STROKES OF GENIUS
The M K Lau Collection presents an intimate encounter with rare 19th- and 20th-century Chinese ink and brush paintings in Hong Kong.
The goal of Chinese ink wash painting is not to reproduce, but to capture spirit. When painting a tiger, for example, the aim is not to replicate its muscles or stripes exactly, but to depict its regal countenance or latent ferocity. This expression of the style – which dates back to the fifth century AD – may have changed over history, but the intent is still the same.
Focusing on the 19th and 20th centuries, the M K Lau Collection is one of Asia’s finest private collections of Chinese ink and brush paintings. Its current exhibition in Hong Kong, titled Intimate Encounters, zooms in on a particular genre – handscrolls and albums. Meant as an interactive experience, such works reveal themselves gradually as a handscroll is unrolled or when the leaves of an album are turned.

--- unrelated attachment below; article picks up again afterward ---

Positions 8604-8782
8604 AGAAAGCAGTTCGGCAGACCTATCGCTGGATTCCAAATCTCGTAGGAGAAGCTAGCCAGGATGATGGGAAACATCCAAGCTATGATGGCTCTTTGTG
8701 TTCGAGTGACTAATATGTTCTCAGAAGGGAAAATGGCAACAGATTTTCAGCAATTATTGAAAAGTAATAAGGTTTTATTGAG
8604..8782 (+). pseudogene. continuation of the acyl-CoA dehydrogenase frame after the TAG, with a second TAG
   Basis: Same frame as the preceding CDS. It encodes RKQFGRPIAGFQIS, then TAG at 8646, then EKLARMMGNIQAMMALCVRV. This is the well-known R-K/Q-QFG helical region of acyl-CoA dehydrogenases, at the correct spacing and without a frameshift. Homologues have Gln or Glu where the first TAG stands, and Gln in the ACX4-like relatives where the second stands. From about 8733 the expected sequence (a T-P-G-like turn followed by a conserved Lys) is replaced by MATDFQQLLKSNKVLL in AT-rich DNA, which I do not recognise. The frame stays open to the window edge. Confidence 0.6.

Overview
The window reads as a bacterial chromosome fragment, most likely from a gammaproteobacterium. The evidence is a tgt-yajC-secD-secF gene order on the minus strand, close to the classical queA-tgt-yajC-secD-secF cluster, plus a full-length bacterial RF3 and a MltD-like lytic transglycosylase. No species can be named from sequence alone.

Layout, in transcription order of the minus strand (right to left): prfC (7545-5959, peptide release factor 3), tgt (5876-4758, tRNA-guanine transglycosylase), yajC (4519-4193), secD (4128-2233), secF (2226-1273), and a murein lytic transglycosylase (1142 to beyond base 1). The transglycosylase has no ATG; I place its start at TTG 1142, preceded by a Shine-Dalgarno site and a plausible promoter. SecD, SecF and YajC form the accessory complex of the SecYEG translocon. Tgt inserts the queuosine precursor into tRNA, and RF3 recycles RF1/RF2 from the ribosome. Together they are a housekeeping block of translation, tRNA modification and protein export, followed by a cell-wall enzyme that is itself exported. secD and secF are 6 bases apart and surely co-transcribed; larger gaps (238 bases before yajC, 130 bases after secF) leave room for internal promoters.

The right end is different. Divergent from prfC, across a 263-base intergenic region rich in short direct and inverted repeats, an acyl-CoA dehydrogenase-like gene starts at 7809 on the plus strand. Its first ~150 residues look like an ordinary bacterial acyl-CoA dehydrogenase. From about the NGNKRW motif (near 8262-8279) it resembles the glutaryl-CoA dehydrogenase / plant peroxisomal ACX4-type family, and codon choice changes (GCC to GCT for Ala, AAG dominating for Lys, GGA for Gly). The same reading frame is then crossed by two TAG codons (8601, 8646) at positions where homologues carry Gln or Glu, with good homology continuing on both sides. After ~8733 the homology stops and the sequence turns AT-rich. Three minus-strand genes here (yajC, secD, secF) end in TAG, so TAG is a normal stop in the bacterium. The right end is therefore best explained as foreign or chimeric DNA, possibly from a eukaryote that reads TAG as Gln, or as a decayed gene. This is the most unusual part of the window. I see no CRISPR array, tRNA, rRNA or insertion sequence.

“Our collection has a wealth of materials that allows a variety of curatorial approaches,” says Catherine Maudsley, curator and senior adviser of the M K Lau Collection. “For this, we have organised the paintings based on subject matter – flower-and-bird ( hua niao), human- and- animals ( ren wu) and landscapes ( shan shui). There is also a generally geographic journey; the great masters Zhang Daqian and Pu Ru were known by the phrase Nan Zhang Bei Pu – Zhang in the south, Pu in the north.”
The masters of the era are all represented, including Zhang, Pu, Ding Yanyong, Ju Lian, Lu Yanshao and Wu Hu Fan. Lesserknown artists are also showcased in the collection of 50 pieces to spotlight specific artistic merit. Liu Danzhai’s Water Festival handscroll, for example, is a peerless narrative of the Dai tribe’s littleknown Water Festival. Another major highlight is Pu’s handscroll study of the five famous pine trees of the Jietai Temple in Beijing.
First shown in Beijing last year, Intimate Encounters coincides with Art Basel Hong Kong, bringing an international eye to the collection. The exhibition is held at Qube in PMQ until 5 April. pmq.org. hk ≠